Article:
Reforms we Should Have on Immigration

Americans have to face the reality that many immigrants are in the country. For centuries, the human beings have migrated from their countries of birth to the American land in search of better opportunities and improved living standards. Building walls and enacting strict and harsh policies has never prevented individuals from searching for the better opportunities that America offers, from the Berlin wall to the Great wall of China. To ensure that only people with good intentions cross our borders and those who will help drive the economy, among other advantages, various areas of the immigration should be reformed.

The first area of concern is the introduction of stricter reforms in the immigration that will protect the American citizens from experiencing the adverse problems as discussed. As such, increasing border security would go a long way in ensuring that only legitimate immigrants enter the United States. This should entail increasing the numbers of border guard agents, denying visas to people who are suspected and recognized as criminals, and creating a biometric system for borders in order to ensure that workers employed on a contract basis are registered and return to their country before the expiry dates of their visas.

Secondly, the number of immigrants entering the land per annum should be reduced. In fact, it should be indicated that any number of illegitimate immigrants are intolerable and unacceptable. Today, the numbers of legal immigrants crossing the border are excessively high and should be reduced. In fact, the country is having almost a million immigrants each year. Initiating any measure that increases either the illegal or the legal immigrants is infringing the principle that states the immigration is an open public policy which primary objective is to advance and promote the interests as well as the security of the nation and its populace.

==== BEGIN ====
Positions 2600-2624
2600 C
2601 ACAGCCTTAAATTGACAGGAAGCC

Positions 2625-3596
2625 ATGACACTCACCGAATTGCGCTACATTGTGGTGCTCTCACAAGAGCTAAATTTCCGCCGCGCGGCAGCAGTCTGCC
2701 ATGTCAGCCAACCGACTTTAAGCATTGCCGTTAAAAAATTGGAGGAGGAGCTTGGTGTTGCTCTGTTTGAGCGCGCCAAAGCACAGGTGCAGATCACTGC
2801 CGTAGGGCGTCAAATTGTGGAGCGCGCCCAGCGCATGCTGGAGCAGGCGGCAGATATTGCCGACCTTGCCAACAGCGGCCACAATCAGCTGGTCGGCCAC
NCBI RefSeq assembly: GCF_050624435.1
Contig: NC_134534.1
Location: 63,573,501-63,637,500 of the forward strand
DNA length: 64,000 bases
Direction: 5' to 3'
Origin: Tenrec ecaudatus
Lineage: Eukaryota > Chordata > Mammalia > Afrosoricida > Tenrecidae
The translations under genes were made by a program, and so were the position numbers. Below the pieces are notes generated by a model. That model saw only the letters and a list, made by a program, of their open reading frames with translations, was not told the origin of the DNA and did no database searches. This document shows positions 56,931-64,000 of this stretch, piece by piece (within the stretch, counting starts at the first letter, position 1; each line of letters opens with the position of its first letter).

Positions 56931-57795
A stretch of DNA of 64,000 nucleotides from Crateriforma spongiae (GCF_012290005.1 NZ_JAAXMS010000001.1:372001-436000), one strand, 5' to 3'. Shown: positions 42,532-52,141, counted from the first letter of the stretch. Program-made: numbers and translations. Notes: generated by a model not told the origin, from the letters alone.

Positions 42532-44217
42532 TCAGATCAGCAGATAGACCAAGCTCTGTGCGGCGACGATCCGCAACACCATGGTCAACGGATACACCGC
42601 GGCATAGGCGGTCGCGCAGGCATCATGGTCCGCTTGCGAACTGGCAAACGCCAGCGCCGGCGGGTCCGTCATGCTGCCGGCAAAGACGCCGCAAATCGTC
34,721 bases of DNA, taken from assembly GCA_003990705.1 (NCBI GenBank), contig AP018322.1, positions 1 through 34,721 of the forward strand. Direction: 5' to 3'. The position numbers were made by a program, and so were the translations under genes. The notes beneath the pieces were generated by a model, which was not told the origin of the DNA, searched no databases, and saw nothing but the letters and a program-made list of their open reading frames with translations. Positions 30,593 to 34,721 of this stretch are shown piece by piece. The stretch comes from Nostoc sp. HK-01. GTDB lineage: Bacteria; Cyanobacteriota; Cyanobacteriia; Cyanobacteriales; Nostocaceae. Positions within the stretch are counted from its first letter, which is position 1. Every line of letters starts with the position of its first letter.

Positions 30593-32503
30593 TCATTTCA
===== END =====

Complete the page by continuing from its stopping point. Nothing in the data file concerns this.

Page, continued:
In addition, amnesty or mass guest-worker program should be eradicated. The 1986 act that introduced amnesty did not bear the intended outcomes. Rather than lowering the numbers of people who entered the country illegitimately, it led to a massive increase. This means that any newly introduced amnesty measure will not only weaken the respect accorded to our immigration law but it will also lead to corruption in the immigration department, which would increase the numbers of immigrants in the country with bad intentions. Therefore, there should be enforcement of laws against illegitimate immigration if they are really meant to perform as a preventive measure. One thing that American administrators should understand is that redefining illegal immigrants as guest workers and other similar terms do not change their ill intentions, if any; therefore, it tries to hide the fact that it is not reform but an amnesty.

Not only should the government eradicate corruption at the immigration department, but it should also make a major upgrade in the interior enforcement, beginning with robust employers’ penalties. It is due to the heightened rates of corruption in the immigration department that illegal immigrants have made their way into the land. In addition, there are employers who work hand in hand with smugglers and other corrupt officials in the immigration sector to get illegitimate immigrants and employ them for low wages. Indeed, these employers should be considered as part of the practice of smuggling, harboring, and trafficking and should, therefore, be considered as criminals and punished. Employers who knowingly or unknowingly employ illegal immigrants should be deterred because there are no industries in America with jobs that Americans cannot engage in. If illegitimate workers are reduced over time, salary or wages paid to workers will increase, which is a fact that will encourage and make many Americans become attracted by the vocations. Therefore, the current system should be reformed through enforcing employer punishments and sanctions that will see employers who break the laws regarding illegal immigrants punished. Indeed, the punishments should include serving a jail term, heavy fines, and even losing their corporate charter for repeat offenses.